Road Accidents: India’s Biggest Killer
This is a guest blog written by Aneesh on a very important topic:”Road Accidents: India’s Biggest Killer”. We generally tend to ignore this serious subject.
Road accidents are the leading cause of deaths in India, especially among youth between 15 and 29 years. The number of deaths caused by road accidents surpasses the total of all deaths due to all ailments, crime, border action and terrorism.
Sadly, most of those who die on the roads perish because of preventable causes: primarily over speeding, drunk driving and overloading.
Alarming Road Accident Statistics
- 146,133 people were killed in road accidents in India in 2015, up from 139,671 in 2014.
- There were 501,423 road accidents in 2015 – or 1,374 accidents every day – up from 489,400 in 2014.
- 500,279 people were injured in road accidents in 2015, up from 493,474 in 2014.
- 400 road deaths take place every day on India’s roads.
- 13 states, including Tamil Nadu, Maharashtra, Madhya Pradesh, Karnataka, Kerala and Uttar Pradesh, accounted for more than 80% of all the road accidents and fatalities.
- Nearly 80% of road accidents were due to the fault of the drivers, with 62% being due to over speeding.
Causes of Road Accidents
Over speeding is the biggest cause of road accidents. Over speeding has consistently accounted for over 50,000 deaths on roads each year, for the past several years.
Overloading of vehicles, particularly trucks, makes them hard to control, especially when they need to brake. Similarly, driving with protruding loads – for instance steel rods protruding out of trucks – is also a common sight on Indian roads, albeit illegal. These two causes accounted for deaths in excess of 40,000 in 2015.
Drunk driving is increasingly becoming the next biggest cause of deaths due to accidents after speeding. Madhya Pradesh and Bihar account for almost a quarter of all deaths due to drunk driving. Among smaller states, Haryana and Uttarakhand have tolls way higher than many larger states.
Two-wheelers account for the largest share of vehicles on Indian roads. So, it is not a surprise that they also account for the largest number of fatalities. In 2015, 38% of all road deaths were of two-wheelers, while bicyclists accounted for 5% and pedestrians for 10%. The 16,000-plus deaths among pedestrians and cyclists indicate that Indian roads are not very friendly to either of the two most vulnerable road users.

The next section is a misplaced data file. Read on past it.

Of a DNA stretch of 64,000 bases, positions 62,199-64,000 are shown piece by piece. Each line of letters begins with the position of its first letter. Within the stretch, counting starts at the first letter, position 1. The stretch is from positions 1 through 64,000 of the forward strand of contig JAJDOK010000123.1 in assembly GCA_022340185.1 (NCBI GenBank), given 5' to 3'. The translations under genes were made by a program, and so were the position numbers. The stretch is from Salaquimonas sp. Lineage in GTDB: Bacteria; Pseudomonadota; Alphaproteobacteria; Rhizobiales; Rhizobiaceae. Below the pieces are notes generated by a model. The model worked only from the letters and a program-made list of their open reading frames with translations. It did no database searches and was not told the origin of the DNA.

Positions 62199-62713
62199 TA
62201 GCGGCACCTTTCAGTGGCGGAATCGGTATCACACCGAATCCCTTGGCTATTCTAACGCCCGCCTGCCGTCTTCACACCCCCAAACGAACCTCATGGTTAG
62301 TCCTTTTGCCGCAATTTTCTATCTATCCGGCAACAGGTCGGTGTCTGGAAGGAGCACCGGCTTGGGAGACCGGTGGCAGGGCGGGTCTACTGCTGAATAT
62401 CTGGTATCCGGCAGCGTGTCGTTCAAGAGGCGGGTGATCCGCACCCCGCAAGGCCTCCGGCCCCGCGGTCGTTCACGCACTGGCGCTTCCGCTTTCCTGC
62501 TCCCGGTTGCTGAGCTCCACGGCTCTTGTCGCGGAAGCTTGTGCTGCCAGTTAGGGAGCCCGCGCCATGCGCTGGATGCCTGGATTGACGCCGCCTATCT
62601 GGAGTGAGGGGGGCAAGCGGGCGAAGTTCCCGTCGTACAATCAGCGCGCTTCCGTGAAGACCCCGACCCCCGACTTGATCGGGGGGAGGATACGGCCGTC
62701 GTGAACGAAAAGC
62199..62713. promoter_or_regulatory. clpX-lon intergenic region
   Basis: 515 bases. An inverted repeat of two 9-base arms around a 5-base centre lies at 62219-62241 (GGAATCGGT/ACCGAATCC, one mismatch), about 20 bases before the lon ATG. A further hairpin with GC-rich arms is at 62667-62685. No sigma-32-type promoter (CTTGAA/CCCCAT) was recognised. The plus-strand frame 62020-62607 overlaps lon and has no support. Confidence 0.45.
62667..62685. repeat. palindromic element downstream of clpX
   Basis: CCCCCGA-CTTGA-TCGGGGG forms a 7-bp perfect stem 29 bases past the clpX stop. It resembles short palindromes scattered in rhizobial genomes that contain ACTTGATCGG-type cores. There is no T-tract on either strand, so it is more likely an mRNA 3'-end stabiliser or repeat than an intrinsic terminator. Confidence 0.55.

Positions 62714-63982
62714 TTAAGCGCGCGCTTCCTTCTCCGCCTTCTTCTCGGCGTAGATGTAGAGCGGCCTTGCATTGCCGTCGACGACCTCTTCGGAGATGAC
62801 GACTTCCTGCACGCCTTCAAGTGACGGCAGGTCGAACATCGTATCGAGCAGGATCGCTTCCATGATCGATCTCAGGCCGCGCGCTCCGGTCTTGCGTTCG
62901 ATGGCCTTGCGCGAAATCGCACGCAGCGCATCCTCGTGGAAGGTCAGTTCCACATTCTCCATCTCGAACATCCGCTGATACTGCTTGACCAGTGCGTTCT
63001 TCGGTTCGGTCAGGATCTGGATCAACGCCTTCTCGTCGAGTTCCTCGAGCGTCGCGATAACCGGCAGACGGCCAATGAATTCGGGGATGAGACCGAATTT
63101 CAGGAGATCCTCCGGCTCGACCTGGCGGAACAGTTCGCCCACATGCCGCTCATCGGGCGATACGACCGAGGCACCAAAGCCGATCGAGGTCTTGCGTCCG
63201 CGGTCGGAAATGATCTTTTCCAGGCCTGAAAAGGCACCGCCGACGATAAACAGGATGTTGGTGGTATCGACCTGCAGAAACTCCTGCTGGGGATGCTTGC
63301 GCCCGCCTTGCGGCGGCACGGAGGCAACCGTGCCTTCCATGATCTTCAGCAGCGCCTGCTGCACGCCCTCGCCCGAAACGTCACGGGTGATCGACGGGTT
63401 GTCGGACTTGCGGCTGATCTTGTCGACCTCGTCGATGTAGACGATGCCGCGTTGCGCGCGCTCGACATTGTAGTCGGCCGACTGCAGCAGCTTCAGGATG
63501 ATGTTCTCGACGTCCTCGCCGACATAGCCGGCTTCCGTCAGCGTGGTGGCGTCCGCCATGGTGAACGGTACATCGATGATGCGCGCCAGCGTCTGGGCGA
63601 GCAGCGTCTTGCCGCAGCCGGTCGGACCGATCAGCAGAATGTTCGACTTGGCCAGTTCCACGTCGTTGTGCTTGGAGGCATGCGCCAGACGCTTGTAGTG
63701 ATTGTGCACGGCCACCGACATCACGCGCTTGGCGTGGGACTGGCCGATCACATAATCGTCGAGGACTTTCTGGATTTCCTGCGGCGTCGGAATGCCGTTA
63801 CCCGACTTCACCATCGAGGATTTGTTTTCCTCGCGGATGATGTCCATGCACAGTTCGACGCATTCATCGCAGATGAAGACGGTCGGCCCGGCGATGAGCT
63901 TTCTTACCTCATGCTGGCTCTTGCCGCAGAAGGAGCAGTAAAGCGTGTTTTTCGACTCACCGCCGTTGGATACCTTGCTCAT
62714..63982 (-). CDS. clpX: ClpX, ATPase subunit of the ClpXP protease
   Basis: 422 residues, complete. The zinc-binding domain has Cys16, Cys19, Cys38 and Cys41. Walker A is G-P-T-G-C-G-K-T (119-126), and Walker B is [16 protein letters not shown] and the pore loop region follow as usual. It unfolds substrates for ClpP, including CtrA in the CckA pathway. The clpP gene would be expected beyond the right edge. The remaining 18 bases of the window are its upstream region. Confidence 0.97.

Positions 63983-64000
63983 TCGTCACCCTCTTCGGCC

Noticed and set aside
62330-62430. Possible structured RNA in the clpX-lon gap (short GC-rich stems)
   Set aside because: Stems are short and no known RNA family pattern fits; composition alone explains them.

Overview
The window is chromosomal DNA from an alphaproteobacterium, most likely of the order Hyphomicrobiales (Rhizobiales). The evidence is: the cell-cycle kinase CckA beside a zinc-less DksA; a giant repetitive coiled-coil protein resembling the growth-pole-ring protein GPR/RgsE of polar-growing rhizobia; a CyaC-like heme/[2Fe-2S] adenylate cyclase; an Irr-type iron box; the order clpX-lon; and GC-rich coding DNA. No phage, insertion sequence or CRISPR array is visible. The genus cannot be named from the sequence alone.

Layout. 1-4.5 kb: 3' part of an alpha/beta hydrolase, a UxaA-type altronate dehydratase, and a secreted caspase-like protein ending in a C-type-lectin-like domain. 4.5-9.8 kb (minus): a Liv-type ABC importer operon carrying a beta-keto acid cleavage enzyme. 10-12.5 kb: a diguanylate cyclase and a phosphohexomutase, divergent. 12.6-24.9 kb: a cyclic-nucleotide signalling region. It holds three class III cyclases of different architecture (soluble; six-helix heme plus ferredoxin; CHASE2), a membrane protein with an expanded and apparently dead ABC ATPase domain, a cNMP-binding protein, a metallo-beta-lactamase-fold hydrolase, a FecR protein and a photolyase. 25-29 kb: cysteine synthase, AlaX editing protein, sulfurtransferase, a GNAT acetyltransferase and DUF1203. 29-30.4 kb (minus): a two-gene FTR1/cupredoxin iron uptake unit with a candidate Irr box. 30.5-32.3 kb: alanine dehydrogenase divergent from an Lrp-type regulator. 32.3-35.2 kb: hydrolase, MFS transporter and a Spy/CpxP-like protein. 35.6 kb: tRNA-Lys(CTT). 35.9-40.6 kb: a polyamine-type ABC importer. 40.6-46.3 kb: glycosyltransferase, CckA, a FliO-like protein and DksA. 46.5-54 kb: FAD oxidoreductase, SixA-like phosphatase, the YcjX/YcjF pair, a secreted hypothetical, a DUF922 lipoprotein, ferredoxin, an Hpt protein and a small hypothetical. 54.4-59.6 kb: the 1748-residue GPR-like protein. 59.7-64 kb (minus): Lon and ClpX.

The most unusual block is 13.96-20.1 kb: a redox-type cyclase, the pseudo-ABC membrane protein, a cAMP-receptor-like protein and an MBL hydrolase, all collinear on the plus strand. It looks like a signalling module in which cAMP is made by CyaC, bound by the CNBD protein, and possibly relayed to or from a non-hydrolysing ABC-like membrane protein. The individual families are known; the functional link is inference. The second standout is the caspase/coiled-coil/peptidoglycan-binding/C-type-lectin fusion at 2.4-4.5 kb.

Solutions to Reduce/Prevent Road Accidents
- Strict enforcement of speed limits, especially on highways, could save thousands of lives.
- Since the heavy truck traffic is large on national and state highways, better monitoring and law enforcement can save lives.
- Sustained campaigns against drunk driving should be conducted by traffic authorities by following the examples of metros like Delhi and Mumbai.
- Wearing a helmet can reduce the risk of severe injury by 72% and the risk of death by 39%.
- Proper pavements and pedestrian crossings, also separate lanes for cyclists should be made available so that pedestrians and cyclists can move around safely without being bullied by larger vehicles.
- Investing more in public transport could play a big role in improving India’s urban road safety. For example, Mumbai has fewer road deaths compared to other cities like Chennai. This is because Mumbai has fewer vehicles on the roads and has a reasonably efficient, albeit greatly overloaded, public transport system.
- Road dividers are a great help in reducing road accidents and must be constructed on all major roads.
- Roads should have better lighting.
- Potholes, dug up parts of roads, collection of debris, sudden appearance of road dividers and speed breakers without adequate signage also increase road accidents and hence must be taken care of by the administration.
Strict implementation of simple traffic rules and transport norms can go a long way towards reducing the loss of human caused by road accidents. The Ministry of Road transport is trying to improve poorly designed roads, identify vulnerable spots, and deploy electronic surveillance to deter traffic offences. It is also in talks with state governments over a new road safety bill, which will be tabled in the next session of the parliament. The proposed law will crack down on traffic offenders and suggests steep penalties for offenders, including minimum seven-year jail terms in accidents that result in deaths. Above all, the people themselves should abide by the traffic laws instead of trying to save a few seconds and endangering someone’s life.